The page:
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LILY G-333
Phone: 494-8136

An important recent approach used by scientists worldwide involves putting the genes of one type of organism into another. This research has led to significant new discoveries and applications. In the field of agriculture, the goal of such genetic manipulations is to increase production. These genetic techniques are quite powerful and can affect our world greatly. Thus, it is critical to obtain the benefits of this technology while not also suffering any detriments associated with it. The main goal of our research is to predict the degree of risk associated with a genetically modified organism before it is released into nature so that ways can be devised to not damage our environment.

My lab focuses on both how nature works (basic biology) and how biological phenomena relate to human activities or concerns (applied biology). We use an evolutionary approach; that is, we ask how the traits of organisms are either naturally selected (increase individual survival) or sexually selected (increase individual mating success). The potential ecological risks associated with the release of a genetically modified organism into nature is the subject of a recent study my lab is conducting in collaboration with a professor in the Animal Sciences department.


Ph.D., Michigan, 1977

Professional Faculty Research

(Evolutionary ecology and behavior) Evolution of mating systems: influence of social and ecological factors on reproductive tactics; estimation of reproductive success; patterns of sexual dimorphism; environmental risk assessment of genetically modified organisms.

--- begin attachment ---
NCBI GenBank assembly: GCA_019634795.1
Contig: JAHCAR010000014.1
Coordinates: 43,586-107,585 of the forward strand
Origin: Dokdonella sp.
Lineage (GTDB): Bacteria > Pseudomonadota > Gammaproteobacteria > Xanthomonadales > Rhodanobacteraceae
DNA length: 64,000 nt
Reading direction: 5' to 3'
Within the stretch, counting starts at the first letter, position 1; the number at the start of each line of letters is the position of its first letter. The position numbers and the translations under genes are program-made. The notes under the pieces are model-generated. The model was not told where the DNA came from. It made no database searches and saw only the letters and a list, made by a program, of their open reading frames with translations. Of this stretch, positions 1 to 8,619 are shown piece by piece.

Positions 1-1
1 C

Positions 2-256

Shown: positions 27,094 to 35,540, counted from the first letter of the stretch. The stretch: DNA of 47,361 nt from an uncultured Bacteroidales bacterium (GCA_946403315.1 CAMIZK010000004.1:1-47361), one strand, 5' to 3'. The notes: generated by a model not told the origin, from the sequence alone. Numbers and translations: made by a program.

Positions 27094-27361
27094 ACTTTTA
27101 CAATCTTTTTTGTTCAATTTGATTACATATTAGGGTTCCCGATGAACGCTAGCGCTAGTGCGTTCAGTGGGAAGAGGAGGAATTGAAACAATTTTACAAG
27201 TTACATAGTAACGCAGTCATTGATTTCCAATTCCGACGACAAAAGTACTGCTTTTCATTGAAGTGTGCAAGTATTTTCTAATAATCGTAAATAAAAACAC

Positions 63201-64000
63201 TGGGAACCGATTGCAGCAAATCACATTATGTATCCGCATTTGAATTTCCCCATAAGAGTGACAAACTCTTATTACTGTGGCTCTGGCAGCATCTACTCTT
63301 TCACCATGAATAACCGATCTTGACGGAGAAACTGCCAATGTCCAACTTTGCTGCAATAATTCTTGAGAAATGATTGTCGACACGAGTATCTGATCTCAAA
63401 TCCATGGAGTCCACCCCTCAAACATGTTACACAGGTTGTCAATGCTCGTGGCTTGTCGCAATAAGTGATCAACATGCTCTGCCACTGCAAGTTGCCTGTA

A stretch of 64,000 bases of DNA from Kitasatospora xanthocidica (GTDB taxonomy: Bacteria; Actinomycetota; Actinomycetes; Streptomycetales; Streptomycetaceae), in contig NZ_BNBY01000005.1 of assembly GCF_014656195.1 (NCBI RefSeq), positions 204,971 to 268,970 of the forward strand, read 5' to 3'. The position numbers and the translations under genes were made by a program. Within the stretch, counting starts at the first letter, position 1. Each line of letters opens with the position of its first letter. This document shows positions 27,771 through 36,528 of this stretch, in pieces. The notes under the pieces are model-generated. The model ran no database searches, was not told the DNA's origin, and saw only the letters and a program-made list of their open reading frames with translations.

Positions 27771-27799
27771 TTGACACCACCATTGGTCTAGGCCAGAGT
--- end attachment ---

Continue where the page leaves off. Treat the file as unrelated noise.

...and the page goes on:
Other Activities

GrantReviews/Study Sections

  • National Science Foundation DDIG review panel

Faculty Presentations

  • "A mating success advantage in a genetically modified fish and the Trojan gene effect," Annual American Fisheries Society Meeting, August 10-13, 2003.
  • "Trojan genes and alternative mating tactics," Departmental seminar, Indiana State University, October 14, 2003.
  • "Trojan genes and alternative mating tactics," Departmental seminar, Purdue University at Calumet, March, 10, 2004.
  • "Trojan genes and alternative mating behavior," Biology Department, Morehouse College, Atlanta, Georgia, February 7-8, 2005.

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